The analysis of samples with degraded viral RNA revealed that the quality of RNA does not affect the functionality of the allele-specific probe PCR method. It could effectively sequence 95% of degraded samples, while the next-generation sequencing method could sequence only 0 – 11% of degraded samples.
Performance of ASP-PCR and NGS in COV003 trial Panel A) Probit regression of likelihood of lineage designation success for ASP-PCR, NGS - SNP, and NGS - Pangolin derived from COV003 samples with 95% confidence intervals. B) Percentage difference between probit regression typing success rates for ASP-PCR vs NGS – SNP or NGS – Pangolin. C-E) Individual method performance on COV003 samples. Numbers above indicate total samples in one log data bins.
Importantly, both allele-specific probe PCR and next-generation sequencing methods showed 99% comparability in detecting viral variants. Moreover, the allele-specific probe PCR method showed 98% sensitivity and 100% specificity for the alpha variant, 90% sensitivity and 95% specificity for the P1 variant, and 100% sensitivity and 91% specificity for the P2 variant.
Impact of Degraded RNA in COV003 Samples on Method Performance Panel A) Probit regression of likelihood of lineage designation success for ASP-PCR, NGS - SNP, and NGS - Pangolin derived from degraded COV003 samples with 95% confidence intervals. NGS - SNP failed to type any samples with low genome coverage. B) Probit regression of likelihood of lineage designation success for ASP-PCR, NGS - SNP, and NGS - Pangolin derived from nondegraded COV003 samples with 95% confidence intervals. For A) and B), black box indicates viral loads >106 IU/mL. C) Genome coverage of COV003 samples plotted vs sample viral load. Samples with <= 20,000 bases with >= 2 reads and viral load > 106 IU/mL were defined as degraded (red box). D-F) Individual method performance on COV003 degraded and nondegraded samples. Numbers above indicate total samples in one log data bins.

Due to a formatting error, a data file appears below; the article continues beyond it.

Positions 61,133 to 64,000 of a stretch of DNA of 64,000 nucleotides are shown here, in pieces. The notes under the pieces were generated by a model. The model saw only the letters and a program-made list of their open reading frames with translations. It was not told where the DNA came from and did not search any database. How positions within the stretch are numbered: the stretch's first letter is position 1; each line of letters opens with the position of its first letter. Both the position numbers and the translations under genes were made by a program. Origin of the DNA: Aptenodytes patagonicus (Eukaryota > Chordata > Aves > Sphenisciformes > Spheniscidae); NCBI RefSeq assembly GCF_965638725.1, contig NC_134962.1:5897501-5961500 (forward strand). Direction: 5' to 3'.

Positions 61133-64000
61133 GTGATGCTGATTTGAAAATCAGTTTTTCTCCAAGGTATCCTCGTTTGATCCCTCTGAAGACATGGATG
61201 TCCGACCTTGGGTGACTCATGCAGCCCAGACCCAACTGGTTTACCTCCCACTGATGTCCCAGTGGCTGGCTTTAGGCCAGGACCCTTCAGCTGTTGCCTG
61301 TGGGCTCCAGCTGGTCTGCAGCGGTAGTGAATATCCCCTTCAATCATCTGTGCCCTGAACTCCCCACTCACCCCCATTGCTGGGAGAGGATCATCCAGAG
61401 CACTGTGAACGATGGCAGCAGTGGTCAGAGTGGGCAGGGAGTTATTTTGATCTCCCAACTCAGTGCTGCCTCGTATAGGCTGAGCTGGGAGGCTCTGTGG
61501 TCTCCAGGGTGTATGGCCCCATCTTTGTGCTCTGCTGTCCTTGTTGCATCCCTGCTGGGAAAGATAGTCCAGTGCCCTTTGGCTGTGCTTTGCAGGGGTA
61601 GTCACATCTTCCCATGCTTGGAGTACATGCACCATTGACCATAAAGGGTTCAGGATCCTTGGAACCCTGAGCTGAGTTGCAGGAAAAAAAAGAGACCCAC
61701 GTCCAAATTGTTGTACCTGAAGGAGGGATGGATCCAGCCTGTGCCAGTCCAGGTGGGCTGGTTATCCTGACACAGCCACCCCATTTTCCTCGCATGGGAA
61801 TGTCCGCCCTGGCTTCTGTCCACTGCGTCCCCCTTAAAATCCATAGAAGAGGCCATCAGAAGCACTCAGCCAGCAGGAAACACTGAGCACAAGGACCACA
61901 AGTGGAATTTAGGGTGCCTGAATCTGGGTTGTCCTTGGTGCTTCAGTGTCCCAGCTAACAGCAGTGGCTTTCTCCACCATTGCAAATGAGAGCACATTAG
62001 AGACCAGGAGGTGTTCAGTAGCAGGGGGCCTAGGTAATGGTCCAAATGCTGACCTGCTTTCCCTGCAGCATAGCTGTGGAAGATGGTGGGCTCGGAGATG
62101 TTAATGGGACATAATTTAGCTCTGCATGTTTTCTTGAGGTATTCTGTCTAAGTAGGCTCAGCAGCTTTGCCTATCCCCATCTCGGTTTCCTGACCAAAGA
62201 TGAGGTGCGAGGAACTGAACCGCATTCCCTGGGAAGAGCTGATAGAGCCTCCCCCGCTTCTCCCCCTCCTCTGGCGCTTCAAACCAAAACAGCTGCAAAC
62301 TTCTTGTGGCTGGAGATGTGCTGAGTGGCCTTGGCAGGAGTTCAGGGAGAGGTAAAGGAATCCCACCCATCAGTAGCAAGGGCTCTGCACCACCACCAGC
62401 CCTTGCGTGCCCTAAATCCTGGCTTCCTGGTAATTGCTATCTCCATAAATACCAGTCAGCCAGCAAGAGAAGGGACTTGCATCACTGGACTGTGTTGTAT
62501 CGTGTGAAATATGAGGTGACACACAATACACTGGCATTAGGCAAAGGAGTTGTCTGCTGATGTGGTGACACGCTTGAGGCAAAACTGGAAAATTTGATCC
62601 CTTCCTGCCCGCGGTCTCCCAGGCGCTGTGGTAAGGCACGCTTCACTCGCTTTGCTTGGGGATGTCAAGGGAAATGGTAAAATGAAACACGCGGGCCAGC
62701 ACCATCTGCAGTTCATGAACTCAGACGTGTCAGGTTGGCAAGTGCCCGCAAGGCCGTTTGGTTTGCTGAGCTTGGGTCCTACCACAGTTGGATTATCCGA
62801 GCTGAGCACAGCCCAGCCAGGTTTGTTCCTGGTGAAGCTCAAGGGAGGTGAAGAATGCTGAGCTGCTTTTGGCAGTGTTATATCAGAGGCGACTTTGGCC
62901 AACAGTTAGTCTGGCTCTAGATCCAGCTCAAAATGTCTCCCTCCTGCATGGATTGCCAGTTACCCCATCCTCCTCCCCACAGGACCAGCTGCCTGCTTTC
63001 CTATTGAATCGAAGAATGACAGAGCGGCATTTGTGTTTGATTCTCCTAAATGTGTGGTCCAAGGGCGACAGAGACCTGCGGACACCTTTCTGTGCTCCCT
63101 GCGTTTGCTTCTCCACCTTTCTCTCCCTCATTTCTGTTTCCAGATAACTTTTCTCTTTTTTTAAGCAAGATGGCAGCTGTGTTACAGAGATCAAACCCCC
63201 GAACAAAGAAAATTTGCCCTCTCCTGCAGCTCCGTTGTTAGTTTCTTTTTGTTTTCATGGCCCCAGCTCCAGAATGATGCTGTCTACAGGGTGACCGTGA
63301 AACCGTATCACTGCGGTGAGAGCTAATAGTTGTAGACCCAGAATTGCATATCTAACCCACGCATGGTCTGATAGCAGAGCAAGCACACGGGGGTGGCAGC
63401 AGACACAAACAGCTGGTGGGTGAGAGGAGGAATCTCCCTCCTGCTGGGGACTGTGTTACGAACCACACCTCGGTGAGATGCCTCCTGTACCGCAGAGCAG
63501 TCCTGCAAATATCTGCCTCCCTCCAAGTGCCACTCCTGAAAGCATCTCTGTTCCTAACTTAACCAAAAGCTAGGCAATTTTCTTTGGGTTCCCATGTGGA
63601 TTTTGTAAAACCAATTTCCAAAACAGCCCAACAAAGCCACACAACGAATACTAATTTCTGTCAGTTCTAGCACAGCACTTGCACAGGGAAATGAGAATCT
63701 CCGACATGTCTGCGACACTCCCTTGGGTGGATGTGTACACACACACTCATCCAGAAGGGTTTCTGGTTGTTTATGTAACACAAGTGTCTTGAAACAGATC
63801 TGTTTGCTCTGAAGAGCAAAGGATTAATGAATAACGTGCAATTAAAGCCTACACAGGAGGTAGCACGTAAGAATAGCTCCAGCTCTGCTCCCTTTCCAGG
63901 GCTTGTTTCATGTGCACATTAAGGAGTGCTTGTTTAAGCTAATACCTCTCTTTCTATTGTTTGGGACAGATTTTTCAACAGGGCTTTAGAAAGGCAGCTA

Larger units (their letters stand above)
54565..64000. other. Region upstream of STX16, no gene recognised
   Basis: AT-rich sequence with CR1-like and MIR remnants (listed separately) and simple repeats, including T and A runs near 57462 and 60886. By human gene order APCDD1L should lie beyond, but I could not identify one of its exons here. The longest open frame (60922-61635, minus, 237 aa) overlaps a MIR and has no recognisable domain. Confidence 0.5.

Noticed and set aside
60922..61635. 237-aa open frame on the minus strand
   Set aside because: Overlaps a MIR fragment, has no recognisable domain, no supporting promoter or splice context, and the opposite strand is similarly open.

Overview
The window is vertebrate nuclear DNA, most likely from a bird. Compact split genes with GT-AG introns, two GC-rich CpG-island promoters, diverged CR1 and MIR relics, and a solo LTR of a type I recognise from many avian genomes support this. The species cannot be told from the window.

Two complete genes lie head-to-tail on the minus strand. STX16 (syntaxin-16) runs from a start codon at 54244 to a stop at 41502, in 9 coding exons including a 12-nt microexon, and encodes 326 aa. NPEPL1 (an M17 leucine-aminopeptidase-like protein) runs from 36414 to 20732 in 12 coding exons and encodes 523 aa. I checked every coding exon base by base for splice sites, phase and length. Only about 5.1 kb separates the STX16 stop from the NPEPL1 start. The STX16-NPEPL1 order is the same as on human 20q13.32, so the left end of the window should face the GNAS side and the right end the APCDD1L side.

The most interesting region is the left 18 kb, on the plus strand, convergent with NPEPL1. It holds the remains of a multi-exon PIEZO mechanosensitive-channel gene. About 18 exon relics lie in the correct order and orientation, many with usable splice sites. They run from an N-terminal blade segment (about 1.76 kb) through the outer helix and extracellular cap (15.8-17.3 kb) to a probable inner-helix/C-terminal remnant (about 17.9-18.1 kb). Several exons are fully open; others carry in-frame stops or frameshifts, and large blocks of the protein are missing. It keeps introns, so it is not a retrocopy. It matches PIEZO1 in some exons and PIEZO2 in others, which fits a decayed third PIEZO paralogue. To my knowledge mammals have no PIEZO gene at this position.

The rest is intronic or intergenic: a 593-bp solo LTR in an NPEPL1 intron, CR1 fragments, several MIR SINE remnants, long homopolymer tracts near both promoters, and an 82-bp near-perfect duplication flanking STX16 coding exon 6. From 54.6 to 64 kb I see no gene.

A probit regression analysis was conducted to predict the functionality of the allele-specific probe PCR method over a sample population. The findings revealed that the method has the highest superiority over the next-generation sequencing method for detecting viral variants in samples with Ct values between 26-30. The allele-specific probe PCR method was predicted to sequence 96% of these samples effectively, while the next-generation sequencing method was predicted to sequence only 30 – 40% of these samples.
The study describes the development of an allele-specific probe PCR method that is 99% effective as next-generation sequencing methods to detect viral variants in respiratory samples. Importantly, this new method can successfully discriminate between variants in samples with a low level of viral RNA or degraded viral RNA. Another advantage is that the method can be easily modified to target new single nucleotide polymorphisms that may arise in the SARS-CoV-2 genome in the future.
medRxiv publishes preliminary scientific reports that are not peer-reviewed and, therefore, should not be regarded as conclusive, guide clinical practice/health-related behavior, or treated as established information.